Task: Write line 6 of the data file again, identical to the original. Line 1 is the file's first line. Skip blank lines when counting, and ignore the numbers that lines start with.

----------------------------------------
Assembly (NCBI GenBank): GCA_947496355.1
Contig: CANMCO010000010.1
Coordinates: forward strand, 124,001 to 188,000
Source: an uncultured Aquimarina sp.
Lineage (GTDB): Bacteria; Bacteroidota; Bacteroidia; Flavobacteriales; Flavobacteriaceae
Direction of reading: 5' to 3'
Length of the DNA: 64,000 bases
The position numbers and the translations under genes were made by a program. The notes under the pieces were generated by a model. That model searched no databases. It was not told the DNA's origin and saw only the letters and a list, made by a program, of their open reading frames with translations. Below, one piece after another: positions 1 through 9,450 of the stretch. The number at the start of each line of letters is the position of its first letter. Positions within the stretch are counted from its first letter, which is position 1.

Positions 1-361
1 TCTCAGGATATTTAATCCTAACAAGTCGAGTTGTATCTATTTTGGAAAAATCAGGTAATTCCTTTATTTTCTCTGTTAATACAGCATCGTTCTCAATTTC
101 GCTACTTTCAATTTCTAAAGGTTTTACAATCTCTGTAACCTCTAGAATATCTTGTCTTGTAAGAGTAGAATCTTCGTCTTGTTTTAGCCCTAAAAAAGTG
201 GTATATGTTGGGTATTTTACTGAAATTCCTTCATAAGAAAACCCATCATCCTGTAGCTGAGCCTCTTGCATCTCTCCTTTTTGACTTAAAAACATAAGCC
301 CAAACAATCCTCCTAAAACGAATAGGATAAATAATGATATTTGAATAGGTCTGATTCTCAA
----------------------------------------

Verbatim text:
Direction of reading: 5' to 3'